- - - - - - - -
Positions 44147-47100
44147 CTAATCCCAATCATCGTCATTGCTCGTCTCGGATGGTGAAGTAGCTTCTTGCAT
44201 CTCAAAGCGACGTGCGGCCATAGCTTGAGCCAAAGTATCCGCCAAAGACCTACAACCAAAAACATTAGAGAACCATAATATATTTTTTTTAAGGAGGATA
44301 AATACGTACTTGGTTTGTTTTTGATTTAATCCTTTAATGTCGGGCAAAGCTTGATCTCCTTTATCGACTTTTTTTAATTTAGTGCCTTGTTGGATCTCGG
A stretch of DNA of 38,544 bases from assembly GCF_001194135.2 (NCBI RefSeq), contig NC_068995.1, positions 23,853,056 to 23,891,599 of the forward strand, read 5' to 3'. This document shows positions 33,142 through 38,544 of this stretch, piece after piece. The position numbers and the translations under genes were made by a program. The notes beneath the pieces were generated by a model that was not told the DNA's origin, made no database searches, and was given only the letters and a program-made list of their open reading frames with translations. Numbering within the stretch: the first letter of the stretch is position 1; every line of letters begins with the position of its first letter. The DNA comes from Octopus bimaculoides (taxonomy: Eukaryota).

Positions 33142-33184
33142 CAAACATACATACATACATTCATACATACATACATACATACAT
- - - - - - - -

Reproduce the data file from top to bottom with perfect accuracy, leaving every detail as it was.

Positions 44147-47100
44147 CTAATCCCAATCATCGTCATTGCTCGTCTCGGATGGTGAAGTAGCTTCTTGCAT
44201 CTCAAAGCGACGTGCGGCCATAGCTTGAGCCAAAGTATCCGCCAAAGACCTACAACCAAAAACATTAGAGAACCATAATATATTTTTTTTAAGGAGGATA
44301 AATACGTACTTGGTTTGTTTTTGATTTAATCCTTTAATGTCGGGCAAAGCTTGATCTCCTTTATCGACTTTTTTTAATTTAGTGCCTTGTTGGATCTCGG
A stretch of DNA of 38,544 bases from assembly GCF_001194135.2 (NCBI RefSeq), contig NC_068995.1, positions 23,853,056 to 23,891,599 of the forward strand, read 5' to 3'. This document shows positions 33,142 through 38,544 of this stretch, piece after piece. The position numbers and the translations under genes were made by a program. The notes beneath the pieces were generated by a model that was not told the DNA's origin, made no database searches, and was given only the letters and a program-made list of their open reading frames with translations. Numbering within the stretch: the first letter of the stretch is position 1; every line of letters begins with the position of its first letter. The DNA comes from Octopus bimaculoides (taxonomy: Eukaryota).

Positions 33142-33184
33142 CAAACATACATACATACATTCATACATACATACATACATACAT